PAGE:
Mentors Midpoint Summary: Energizing Your Mentoring Partnership and Political Savvy Tips

Although open to all, this blog post is dedicated to those mentoring partnerships who are part of the GovLoop Mentors Program!

Two Fridays ago, participants from the 2012 GovLoop Spring Mentors Program gathered at the GovLoop offices, both in person and online, to discuss some mentoring best practices and tackle the issue of political/organizational savvy.

Discovering Energy Givers

First, we tackled what has been “energizing” mentoring relationships…below are 7 responses from mentors and mentees:

  • Have an agenda going into your meetings
  • Recap conversations in an email after the meeting – have things to follow up on next time
  • Go with the flow, change formalized topic points if need be
  • Use a journal to keep track of meeting notes
  • Set up interviews for the mentee
  • Provide reassurance and encouragement if a person is going through tough circumstances
  • Ensure accountability for taking action and moving forward on ideas

Eluding Energy Robbers

Here’s what has been “energy-robbing” — and how you can avoid these problems:

  • Canceling meetings
  • Not following through with what you promise
  • Not having a consistent meeting schedule
  • Only complain and vent, no constructive conversations
  • Tackling long term issues in a short period of time

Developing Political Savvy

We then moved on to the issue of political/organizational savvy, which was reported as one of the “biggest issues” for government employees, as well as the #1 goal topic for the mentees selected for the program. We began by defining political savvy as “the internal and external politics that impact the work of the organization”, and the ways in which you approach problems at work with this knowledge.

Next, we gave the participants a scenario that required the use of political savvy to solve. We derived it from a
 GovLoop discussion if you would like to add your thoughts as well. This is what our participants had to say:

  • different for regional employees, don’t have the same problems as central offices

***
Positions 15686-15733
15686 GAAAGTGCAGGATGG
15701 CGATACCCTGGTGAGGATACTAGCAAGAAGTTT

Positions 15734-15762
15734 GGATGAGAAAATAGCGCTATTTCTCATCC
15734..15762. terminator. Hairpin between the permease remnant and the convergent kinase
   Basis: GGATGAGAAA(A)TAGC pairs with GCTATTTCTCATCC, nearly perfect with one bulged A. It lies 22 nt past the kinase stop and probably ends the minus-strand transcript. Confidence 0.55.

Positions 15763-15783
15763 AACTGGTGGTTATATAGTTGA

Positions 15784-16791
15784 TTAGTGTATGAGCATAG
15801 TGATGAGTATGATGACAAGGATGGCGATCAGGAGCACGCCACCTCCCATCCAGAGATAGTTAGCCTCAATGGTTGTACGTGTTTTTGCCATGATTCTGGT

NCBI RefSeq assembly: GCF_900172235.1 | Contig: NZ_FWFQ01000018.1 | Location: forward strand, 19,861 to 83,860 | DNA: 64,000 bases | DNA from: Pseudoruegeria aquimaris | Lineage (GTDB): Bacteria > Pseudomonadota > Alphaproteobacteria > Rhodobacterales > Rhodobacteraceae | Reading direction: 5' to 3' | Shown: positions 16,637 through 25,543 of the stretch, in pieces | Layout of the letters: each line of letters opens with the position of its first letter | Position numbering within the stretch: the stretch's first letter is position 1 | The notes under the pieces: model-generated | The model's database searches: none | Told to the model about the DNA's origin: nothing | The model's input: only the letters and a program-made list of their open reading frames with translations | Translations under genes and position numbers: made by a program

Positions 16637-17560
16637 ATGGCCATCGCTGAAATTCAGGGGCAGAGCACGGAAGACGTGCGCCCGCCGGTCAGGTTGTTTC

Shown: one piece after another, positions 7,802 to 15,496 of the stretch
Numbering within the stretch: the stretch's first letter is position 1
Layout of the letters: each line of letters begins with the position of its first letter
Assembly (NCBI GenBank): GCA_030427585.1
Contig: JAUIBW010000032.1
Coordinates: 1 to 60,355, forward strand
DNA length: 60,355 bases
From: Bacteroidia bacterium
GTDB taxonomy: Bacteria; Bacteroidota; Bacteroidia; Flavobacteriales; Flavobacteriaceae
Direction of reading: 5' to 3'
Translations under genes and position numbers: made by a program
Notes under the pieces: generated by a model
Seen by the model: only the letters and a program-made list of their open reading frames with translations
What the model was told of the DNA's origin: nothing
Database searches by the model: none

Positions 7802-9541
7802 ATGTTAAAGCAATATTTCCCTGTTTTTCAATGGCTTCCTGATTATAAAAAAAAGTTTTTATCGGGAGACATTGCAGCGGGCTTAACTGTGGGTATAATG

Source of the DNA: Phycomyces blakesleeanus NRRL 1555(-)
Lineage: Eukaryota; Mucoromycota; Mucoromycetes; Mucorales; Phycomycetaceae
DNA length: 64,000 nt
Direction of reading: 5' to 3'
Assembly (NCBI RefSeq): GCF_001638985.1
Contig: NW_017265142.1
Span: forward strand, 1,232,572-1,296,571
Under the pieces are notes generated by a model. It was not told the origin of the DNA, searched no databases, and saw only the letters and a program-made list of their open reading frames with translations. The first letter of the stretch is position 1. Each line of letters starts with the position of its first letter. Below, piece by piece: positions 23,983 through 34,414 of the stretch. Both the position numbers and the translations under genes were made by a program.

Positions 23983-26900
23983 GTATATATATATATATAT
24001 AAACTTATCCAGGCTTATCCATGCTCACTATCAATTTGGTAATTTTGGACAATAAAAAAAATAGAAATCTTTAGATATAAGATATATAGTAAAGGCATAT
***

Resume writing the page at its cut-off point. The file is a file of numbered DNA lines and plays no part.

• in “headquarters land”, it’s different in different agencies/places – on the hill, you have to do the really crappy work (like photocopying) to move up through the ranks
  • depends on culture of the organization, in consulting field asking for assignments you want is a part of the culture, no one sits and waits for assignments to come

  • take initiative to find ways to add value
  • establish raport and credibility
  • could lead to other opportunities in the agency
  • should go both ways – bosses should be willing to do the small stuff to help their employees when they can
  • door opener for skills and to engage with other people

The conversation also took a slight turn, and we discussed a different political savvy issue presented by one of the program participants (which was 
posted as a separate discussion). Our participants agreed this was a tough situation, but said this:

  • should emphasize that all things being equal, you’re making your boss look good to other departments by being such a good help
  • try to have a conversation with your boss, clarifying the situation

  • shouldn’t be punished because you do good work – if you can manage the situation that allows you to get additional exposure without rubbing feathers, you should employ those strategies
  • role-play with a friend to practice these conversations, to see what would happen in the worst case scenario
  • have to ask yourself how to shape your career around/past your boss, how do you package yourself to move on and advance without them?

In the end, a mentor pointed out that political savvy is different from agency to agency, so it is essential that you adapt and feel out how your organization functions.

[Sidenote – if you ever have a political savvy issue at work that you would like feedback on, but want to remain anonymous, feel free to email your questions to
 [email protected] or any of the other GovLoop staff member, and we would be happy to post for you!]

To wrap up the meeting, Kathy Wentworth Drahoz from the Training Connection shared 7 Political Savvy Tips, and explained why they were important:

1. Image is Everything

2. Become the Go-To Person

3. Exceed Customer Expectations

4. No Pain, No Gain

5. It’s Not What You Know, It’s Who You Know

6. Build Strategic Alliances

7. Never Talk Badly About the Boss

What are your mentoring practices energize you?

Do you have any political savvy tips?

Related GovLoop Content:

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